The head of a British Catholic aid agency has said the charity takes a “zero-tolerance approach” to misconduct following revelations of the scandal engulfing Oxfam. Source: The Tablet.
The director of Cafod (Catholic Agency For Overseas Development), Chris Bain, issued a statement on Monday after The Times newspaper revealed that Oxfam, another British development agency, had concealed the findings of a report into the misconduct of several of its staff in the aftermath of the 2010 earthquake in Haiti.
Seven employees, including country director Roland Van Hauwermeiren, left the charity after an investigation into using prostitutes, downloading “pornographic and illegal material”, and engaging in bullying and intimidation, The Times reported.
Among those dismissed was a Kenyan aid worker who went on to work for Cafod. He was accused by a whistleblower of organising sex parties with prostitutes, as well as “bullying, harassing and exposing himself” to female co-workers.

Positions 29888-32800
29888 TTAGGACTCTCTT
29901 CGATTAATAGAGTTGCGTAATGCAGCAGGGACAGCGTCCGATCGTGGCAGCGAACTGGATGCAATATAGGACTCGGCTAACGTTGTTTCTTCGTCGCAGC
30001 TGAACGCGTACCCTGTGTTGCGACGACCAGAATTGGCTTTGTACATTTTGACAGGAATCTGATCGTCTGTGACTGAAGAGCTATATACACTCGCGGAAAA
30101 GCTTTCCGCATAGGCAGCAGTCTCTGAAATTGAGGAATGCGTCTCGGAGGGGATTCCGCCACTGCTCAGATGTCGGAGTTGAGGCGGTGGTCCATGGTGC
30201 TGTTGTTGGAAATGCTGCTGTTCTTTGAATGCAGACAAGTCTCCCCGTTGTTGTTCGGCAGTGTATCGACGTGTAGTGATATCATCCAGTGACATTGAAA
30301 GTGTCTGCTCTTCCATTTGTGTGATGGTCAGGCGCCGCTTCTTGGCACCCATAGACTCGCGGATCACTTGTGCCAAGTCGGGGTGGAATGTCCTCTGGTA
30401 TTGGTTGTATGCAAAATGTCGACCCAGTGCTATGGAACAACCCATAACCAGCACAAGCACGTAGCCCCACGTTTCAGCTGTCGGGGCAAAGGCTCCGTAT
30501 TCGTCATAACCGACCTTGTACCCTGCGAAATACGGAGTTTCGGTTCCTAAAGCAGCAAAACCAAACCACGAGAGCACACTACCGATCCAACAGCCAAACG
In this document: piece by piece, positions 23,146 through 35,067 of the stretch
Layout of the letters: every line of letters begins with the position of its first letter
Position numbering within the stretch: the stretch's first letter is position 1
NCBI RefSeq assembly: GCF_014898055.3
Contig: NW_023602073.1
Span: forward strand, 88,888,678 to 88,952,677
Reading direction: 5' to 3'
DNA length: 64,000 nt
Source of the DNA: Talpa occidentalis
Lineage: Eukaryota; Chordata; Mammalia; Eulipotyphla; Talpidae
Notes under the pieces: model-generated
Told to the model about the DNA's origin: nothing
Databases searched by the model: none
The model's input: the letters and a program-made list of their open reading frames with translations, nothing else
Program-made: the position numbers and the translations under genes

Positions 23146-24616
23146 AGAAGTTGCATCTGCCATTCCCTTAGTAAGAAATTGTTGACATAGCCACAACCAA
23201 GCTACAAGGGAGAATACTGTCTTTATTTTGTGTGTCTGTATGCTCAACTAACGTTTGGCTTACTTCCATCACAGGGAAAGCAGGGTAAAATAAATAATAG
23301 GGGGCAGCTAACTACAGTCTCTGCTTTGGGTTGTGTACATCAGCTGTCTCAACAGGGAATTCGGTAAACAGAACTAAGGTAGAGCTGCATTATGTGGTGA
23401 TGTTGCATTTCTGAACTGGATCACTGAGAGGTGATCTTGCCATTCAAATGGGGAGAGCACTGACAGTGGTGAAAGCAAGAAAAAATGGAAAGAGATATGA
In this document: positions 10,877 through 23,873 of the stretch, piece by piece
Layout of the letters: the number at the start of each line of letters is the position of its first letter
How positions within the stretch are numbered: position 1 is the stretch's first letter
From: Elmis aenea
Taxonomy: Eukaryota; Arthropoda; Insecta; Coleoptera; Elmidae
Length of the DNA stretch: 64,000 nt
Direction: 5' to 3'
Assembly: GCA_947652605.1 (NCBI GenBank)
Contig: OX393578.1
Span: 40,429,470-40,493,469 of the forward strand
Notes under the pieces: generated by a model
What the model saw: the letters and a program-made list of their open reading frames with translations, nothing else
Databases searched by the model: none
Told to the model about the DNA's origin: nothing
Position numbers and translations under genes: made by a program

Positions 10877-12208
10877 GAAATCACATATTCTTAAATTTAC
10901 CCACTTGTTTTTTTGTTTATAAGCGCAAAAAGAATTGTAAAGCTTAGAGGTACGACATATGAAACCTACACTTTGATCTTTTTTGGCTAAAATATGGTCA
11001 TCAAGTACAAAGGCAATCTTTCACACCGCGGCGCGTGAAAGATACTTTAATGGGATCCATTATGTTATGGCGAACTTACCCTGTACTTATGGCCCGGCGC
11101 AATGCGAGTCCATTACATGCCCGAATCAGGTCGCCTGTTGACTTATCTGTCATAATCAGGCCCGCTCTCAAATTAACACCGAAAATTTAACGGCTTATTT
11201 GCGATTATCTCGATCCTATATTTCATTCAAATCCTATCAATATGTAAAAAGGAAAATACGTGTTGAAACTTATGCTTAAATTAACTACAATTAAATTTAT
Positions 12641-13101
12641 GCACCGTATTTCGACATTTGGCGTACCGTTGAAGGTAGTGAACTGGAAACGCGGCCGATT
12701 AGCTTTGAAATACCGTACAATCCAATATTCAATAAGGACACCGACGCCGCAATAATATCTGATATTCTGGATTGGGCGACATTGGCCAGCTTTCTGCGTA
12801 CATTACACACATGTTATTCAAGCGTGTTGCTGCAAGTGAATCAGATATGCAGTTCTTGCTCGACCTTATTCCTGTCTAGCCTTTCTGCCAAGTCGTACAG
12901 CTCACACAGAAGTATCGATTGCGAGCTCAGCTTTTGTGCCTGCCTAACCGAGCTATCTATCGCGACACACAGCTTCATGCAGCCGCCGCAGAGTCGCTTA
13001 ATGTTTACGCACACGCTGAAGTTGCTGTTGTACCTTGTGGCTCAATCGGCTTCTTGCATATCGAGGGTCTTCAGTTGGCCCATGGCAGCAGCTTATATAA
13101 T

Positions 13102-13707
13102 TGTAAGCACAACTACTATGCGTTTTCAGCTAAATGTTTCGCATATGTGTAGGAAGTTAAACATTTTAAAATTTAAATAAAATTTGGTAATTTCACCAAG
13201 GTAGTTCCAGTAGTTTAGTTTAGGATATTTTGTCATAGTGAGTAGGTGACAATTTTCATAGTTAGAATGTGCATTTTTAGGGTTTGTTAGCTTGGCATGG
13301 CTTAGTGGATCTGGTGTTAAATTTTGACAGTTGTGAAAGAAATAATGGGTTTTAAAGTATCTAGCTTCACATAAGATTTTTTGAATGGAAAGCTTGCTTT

Cafod said it was unaware of the employee’s previous alleged misconduct and have suspended him while they examine the claims made by the newspaper.
Mr Bain said: “Cafod has a zero-tolerance approach to misconduct breaching our Code of Behaviour, including fraud, abuse, intimidation and other acts. We have robust safeguarding and whistle-blowing policies and practices in place to ensure that vulnerable people are protected.”
He said that by receiving two references they had followed “standard practice” in the recruitment process for the ex-Oxfam aid worker.
Cafod’s code of behaviour states that anyone working directly for Cafod or on a consultancy basis must comply with the code, which prohibits “sexual exploitation and sexual abuse”, as well as the exchange of “money, employment, goods or services for sex”.
“It is disheartening that the actions of a few unscrupulous aid workers may undermine trust in the life-saving work done by overseas development and humanitarian agencies, including Cafod, working alongside some of the poorest communities and helping them live life to the fullest,” Mr Bain said.
On Monday, Oxfam announced that its Deputy Chief Executive, Penny Lawrence, had resigned over the handling of the sex scandal involving aid workers, although the charity denies there was a cover-up.